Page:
SSI, Medicaid, Medicare: What’s the Difference?
SSI, or Supplemental Security Income, is a federal program that pays monthly benefits to people in financial need who are disabled, blind or 65 or older. SSI is not just for adults. Disabled and blind children, regardless of age, are also eligible. It is financed from the general fund of the U.S. Treasury rather than from social security taxes. Social security offices generally work with state agencies to determine eligibility. To qualify for SSI, an applicant must be in financial need. An applicant can have some assets and income and still qualify for SSI. A single adult or a child may be eligible for SSI with assets of up to $2,000.00. A couple may be eligible with assets of up to $3,000.00.
Medicaid also known as Title XIX, is a program of medical assistance to those in need of services they cannot afford. Medicaid eligibility is limited to individuals who fall into specified categories. Medicaid is a state administered program, and each state sets its own guidelines regarding eligibility and services. Connecticut residents who are: 65 and over, receiving aid to families with dependent children, receiving state supplement benefits (SSI); who are between age 18-65 and disabled, are legally blind, are under 21 years of age, or pregnant, are eligible for Medicaid assistance. The asset limit for a single person is $1,600.00. The asset limit for a married couple is $2,400.00. Not all assets are counted against this limit. For example, home property is excluded. Life insurance is excluded if the face value of all policies owned by the applicant is less than $1,500.00. One motor vehicle is excluded in most cases. An applicant can exclude up to $8,000.00 in an irrevocable funeral contract, and purchase a "burial plot" or place funds in a contract for a "burial plot."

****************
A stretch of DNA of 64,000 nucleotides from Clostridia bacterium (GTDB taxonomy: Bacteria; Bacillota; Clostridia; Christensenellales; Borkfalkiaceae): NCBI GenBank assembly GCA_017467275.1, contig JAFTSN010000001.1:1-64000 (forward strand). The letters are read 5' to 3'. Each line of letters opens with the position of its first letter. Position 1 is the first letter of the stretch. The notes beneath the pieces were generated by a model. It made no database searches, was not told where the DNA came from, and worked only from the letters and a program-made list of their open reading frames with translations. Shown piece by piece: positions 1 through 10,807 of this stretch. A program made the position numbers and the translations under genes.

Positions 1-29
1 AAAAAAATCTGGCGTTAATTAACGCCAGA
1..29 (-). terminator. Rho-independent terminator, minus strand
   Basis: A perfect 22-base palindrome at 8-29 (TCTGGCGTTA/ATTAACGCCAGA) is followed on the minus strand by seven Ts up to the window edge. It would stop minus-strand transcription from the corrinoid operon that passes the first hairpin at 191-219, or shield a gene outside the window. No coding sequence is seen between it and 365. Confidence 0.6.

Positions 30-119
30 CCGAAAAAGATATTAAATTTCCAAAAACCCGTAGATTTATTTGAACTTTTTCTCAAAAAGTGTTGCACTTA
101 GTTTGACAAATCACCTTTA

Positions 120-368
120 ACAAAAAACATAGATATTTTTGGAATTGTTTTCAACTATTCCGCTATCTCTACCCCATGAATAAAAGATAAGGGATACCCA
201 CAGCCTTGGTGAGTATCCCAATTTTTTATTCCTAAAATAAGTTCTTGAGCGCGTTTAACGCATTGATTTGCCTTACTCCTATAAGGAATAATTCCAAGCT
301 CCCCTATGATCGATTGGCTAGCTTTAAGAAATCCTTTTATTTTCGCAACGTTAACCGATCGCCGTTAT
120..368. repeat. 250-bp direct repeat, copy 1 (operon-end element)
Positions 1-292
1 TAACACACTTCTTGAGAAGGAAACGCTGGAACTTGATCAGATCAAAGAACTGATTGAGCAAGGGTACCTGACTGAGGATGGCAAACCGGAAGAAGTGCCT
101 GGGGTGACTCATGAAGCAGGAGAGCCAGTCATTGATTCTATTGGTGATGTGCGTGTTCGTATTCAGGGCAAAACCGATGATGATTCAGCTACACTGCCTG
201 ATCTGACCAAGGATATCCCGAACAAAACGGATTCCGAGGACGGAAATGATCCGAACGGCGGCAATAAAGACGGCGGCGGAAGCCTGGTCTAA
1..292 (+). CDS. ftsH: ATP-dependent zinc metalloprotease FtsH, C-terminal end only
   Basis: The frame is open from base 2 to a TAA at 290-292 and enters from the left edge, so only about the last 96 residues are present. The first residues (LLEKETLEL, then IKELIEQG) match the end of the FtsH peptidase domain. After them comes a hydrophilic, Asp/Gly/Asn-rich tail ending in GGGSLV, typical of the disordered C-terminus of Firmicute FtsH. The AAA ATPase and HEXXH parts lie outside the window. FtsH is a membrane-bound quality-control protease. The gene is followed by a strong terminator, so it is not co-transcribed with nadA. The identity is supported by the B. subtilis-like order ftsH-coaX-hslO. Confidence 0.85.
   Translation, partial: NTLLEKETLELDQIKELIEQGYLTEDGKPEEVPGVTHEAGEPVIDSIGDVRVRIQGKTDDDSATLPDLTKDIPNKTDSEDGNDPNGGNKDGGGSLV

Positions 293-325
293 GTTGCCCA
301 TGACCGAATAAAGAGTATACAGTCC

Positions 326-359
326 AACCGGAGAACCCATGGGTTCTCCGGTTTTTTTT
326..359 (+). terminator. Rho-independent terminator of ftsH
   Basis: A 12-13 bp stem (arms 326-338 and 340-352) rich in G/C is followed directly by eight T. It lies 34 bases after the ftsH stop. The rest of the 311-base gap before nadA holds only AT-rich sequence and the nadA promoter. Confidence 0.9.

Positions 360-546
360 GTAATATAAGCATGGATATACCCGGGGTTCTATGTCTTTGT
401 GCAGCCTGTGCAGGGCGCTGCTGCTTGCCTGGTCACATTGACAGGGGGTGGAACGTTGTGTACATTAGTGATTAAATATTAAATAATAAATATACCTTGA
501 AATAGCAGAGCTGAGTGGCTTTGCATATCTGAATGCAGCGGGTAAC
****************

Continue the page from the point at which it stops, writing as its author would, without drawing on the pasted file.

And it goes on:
Medicare is a federal health insurance program for people age 65 or older, people of any age with permanent kidney failure, and certain disabled people. Medicare is divided into two parts - Part A (hospital insurance) and Part B (medical insurance for physician and surgeon charges in and out of a hospital). Part A is generally available without charge to people 65 and over. People who are not automatically eligible may pay a monthly premium for its coverage. Part B is optional medical insurance for which everyone who wishes to be covered must pay a monthly premium.
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